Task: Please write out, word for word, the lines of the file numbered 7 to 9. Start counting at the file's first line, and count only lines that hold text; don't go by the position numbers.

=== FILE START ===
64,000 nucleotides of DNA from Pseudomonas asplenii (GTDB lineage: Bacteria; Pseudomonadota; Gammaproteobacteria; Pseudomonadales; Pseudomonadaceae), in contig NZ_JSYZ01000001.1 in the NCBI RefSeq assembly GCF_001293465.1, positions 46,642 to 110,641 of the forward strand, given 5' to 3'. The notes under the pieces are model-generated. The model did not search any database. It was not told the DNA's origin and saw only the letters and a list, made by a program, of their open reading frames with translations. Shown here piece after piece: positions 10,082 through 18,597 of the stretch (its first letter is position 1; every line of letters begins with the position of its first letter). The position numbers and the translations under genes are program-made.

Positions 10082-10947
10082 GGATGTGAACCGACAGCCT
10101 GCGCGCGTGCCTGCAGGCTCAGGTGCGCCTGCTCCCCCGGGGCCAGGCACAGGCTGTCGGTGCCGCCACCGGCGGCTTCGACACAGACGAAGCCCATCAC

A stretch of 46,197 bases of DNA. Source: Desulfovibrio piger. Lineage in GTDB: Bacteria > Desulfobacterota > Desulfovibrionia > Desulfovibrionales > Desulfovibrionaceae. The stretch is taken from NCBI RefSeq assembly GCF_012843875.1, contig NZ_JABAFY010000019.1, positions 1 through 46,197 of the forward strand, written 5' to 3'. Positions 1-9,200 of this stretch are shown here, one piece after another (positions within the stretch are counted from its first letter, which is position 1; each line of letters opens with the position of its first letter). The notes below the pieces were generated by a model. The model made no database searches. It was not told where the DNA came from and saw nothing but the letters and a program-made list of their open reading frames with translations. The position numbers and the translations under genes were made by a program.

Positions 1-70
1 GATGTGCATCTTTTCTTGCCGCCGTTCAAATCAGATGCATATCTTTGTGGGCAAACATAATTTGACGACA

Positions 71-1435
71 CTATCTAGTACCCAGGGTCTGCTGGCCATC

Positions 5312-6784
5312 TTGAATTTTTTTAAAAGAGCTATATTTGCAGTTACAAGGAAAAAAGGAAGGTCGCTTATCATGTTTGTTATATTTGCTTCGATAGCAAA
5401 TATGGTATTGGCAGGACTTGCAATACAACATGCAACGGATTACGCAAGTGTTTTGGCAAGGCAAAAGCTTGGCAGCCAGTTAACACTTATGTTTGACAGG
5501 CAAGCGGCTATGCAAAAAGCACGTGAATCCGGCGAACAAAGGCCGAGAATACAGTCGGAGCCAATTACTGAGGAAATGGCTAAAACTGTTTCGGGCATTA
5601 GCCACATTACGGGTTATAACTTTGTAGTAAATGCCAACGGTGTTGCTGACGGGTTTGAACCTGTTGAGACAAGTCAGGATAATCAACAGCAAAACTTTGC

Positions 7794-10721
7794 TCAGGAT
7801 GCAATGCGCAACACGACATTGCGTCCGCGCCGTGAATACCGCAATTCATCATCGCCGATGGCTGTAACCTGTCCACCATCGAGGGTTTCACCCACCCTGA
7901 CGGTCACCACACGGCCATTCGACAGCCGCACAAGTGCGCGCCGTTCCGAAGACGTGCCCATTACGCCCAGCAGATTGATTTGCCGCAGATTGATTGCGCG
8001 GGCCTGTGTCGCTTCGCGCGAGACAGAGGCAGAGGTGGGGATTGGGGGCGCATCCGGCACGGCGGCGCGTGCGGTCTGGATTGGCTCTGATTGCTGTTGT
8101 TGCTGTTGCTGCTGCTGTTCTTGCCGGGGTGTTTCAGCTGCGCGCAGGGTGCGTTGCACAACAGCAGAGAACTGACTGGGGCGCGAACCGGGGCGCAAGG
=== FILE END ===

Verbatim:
1 GATGTGCATCTTTTCTTGCCGCCGTTCAAATCAGATGCATATCTTTGTGGGCAAACATAATTTGACGACA

Positions 71-1435
71 CTATCTAGTACCCAGGGTCTGCTGGCCATC